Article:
The article says that most of the galaxies are moving apart, but the Local Group is moving closer. Why would the local group be different than the other galaxies? Are there other groups of galaxies that are seeing the same effect, or is the Local Group an anomaly?
You suggest that I don't understand how computers work because I call pointers an implementation detail, then you go and cite examples where pointers are supposed to be getting used under the hood, and yet those very examples only illustrate the point that it is an implementation detail, and not actually foundational to programming.
One of the definitive works with which I am familiar on the subject of computer science as it pertains to programming, by Knuth doesn't even dedicate a whole chapter to a concept that you seem to think is so fundamental to knowing how to program. Of course, I know that an argument from authority doesn't make one right.
But then neither does an argument from ignorance.
Money is quantifiable,
So is time spent doing what you enjoy. And the only correlation between the two that can be made is by people who can't see past the notion that you need to have a lot of money to be happy.
Plus of course, if you excel at what you enjoy doing, you can probably find people that will pay you for it.
That's what it would typically convert to, yes... my point was still that "Will" is not 1st edition attribute. Further, a "Will save" and a "Wisdom attribute save" are two entirely different things. The former adjusts your roll by a bonus or penality that is associated with your wisdom score (much like a save vs spell, with wisdom bonus applicable), while with the latter, you directly compare your raw ability score to the roll itself.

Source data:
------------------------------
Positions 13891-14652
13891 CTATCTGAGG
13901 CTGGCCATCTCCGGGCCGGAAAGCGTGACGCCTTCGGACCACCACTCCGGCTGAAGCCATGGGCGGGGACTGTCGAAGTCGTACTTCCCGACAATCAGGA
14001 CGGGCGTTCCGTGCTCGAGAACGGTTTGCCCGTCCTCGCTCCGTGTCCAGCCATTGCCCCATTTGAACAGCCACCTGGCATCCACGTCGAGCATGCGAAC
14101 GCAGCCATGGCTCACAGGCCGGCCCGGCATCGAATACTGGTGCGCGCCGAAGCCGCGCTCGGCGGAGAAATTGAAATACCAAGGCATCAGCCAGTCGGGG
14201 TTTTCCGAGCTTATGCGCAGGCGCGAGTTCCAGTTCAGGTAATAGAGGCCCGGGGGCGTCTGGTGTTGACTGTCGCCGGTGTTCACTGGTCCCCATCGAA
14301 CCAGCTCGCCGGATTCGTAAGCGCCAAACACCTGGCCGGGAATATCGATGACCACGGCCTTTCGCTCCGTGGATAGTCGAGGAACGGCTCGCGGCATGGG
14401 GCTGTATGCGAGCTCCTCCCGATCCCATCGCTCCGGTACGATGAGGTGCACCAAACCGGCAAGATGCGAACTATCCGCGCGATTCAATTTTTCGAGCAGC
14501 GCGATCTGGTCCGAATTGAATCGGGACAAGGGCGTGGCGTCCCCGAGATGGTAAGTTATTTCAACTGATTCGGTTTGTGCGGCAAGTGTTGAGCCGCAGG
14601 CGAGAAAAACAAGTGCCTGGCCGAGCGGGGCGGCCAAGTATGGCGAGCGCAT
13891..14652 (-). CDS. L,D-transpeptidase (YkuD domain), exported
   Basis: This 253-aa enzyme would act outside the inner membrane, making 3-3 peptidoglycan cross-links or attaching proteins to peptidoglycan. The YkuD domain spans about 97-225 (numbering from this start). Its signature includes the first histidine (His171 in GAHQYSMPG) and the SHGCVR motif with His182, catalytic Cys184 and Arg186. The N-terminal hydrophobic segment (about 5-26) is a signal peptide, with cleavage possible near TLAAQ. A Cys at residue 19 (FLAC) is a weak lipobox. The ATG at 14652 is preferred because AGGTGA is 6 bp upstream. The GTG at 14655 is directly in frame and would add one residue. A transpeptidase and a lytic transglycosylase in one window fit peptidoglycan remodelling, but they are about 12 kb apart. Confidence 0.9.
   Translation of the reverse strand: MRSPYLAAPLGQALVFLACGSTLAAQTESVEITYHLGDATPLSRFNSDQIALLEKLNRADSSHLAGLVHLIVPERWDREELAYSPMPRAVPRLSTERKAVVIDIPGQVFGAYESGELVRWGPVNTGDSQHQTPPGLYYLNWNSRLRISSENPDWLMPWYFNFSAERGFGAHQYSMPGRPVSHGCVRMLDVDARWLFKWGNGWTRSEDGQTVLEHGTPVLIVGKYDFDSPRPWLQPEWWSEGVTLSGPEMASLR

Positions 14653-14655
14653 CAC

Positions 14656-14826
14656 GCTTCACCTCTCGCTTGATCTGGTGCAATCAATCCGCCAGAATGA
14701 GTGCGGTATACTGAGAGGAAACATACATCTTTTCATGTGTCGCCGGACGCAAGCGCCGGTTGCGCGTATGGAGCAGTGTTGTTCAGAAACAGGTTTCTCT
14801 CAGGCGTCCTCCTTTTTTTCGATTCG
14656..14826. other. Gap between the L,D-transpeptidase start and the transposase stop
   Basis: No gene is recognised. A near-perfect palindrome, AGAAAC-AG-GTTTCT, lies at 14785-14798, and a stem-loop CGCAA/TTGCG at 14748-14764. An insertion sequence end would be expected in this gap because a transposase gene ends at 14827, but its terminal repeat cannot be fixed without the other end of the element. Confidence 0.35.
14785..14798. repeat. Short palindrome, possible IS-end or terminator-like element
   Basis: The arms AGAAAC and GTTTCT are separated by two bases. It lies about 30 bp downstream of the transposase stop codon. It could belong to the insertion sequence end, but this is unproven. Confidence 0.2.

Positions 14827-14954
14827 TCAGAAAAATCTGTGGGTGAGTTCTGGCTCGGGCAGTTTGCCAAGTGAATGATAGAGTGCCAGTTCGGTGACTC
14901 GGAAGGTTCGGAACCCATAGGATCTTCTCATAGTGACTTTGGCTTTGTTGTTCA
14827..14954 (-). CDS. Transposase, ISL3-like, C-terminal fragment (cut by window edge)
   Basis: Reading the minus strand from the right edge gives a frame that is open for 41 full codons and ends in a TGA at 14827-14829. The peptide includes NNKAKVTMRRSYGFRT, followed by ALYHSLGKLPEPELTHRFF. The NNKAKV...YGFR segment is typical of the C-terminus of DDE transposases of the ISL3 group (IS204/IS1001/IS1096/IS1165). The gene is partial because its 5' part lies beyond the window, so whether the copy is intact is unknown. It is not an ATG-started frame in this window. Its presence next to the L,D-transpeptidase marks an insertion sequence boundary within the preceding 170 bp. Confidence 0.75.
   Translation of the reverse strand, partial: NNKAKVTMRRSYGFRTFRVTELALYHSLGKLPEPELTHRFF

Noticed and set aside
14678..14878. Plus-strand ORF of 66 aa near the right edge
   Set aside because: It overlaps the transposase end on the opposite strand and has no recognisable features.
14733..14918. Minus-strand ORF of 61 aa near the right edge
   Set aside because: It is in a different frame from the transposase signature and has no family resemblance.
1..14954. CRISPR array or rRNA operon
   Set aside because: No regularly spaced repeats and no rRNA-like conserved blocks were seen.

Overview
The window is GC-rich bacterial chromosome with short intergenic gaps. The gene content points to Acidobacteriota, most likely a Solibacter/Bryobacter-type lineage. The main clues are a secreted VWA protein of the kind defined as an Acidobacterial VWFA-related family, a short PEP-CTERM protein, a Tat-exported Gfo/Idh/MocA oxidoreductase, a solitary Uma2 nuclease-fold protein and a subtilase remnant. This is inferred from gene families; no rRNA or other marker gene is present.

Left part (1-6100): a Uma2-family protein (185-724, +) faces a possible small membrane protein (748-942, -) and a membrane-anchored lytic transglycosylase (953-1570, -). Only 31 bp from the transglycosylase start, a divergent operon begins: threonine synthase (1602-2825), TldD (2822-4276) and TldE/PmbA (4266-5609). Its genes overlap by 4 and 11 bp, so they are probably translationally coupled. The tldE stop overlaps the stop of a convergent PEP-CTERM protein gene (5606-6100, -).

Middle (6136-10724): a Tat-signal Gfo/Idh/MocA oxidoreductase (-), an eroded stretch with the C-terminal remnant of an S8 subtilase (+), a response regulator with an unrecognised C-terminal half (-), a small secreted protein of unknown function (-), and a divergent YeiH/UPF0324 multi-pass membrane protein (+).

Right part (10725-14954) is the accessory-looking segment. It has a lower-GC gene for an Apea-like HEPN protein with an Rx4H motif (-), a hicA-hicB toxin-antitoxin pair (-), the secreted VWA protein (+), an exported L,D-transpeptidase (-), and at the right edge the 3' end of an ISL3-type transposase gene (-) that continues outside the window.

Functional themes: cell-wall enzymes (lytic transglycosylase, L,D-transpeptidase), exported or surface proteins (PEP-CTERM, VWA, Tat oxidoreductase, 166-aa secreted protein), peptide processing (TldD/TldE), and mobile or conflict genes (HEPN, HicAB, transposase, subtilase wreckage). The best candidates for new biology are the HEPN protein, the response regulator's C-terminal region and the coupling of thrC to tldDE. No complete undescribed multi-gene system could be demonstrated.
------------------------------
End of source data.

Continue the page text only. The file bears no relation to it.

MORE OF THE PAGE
Personally, I prefer using percentile dice for stat checks... with a base of 5% per stat point, plus or minus any situational modifiers. Then the d20 is only used for rolling high, while percentile dice is ordinarily used for rolling low (such as thieving checks, et al). I find that doing this makes things much easier for people who are new to the game, because I used to always get asked "do I need to roll high or low?" by newer players. I still get that every once in a while, but a lot less often since running things this way.
Because they are only giving it away for free for a limited time.... it's a promotion for the software... they aren't actually making the software freely available in general.
The alternative would require that they prepare a special version of the software that doesn't come with the DRM solely for the promotional period... which because of how short it is, it probably wouldn't be worthwhile.
Not that I agree with bundling this software with their game... I remember having it on my system once with some EA software and it caused me a lot of grief (affected my DVD drive in unexpected ways). I haven't installed anything from EA on my computers since, and I doubt I ever will.
. Why add copy protection to free stuff anyway?
It's ordinarily a valid question, and honestly the very first thing I thought of as well, but the most obvious reason in this case is because this game isn't really free. It's being given away for free, and only for a limited time. When the promotion ends, people will have to pay for it again.
It's interesting to note that no other letter in the common pronunciation key rhymes with "zed", while "B", "C", "D", "E", "G", "P", "T", and "V" all rhyme with "zee".
"Z" (zed) has a half-rhyme (or vowel rhyme) with "M", which when recited using iambic heptameter, with a missed soft beat at the beginning so the letter A has the first heavy beat on it, and when pronouncing "W", no beat is allocated on the schwa in the middle, this half rhyme becomes evident, and may reminds one slightly of old english rhyming styles.
Of course, in actuality, there is no real need for how one pronounces "Z" to rhyme with anything. Take the "Ring around the rosie" poem, for example... the final word in its first verse, "down", doesn't rhyme with any previous word. Rhyming may sometimes be an aid to memorization for small children, but it's clearly by no means essential.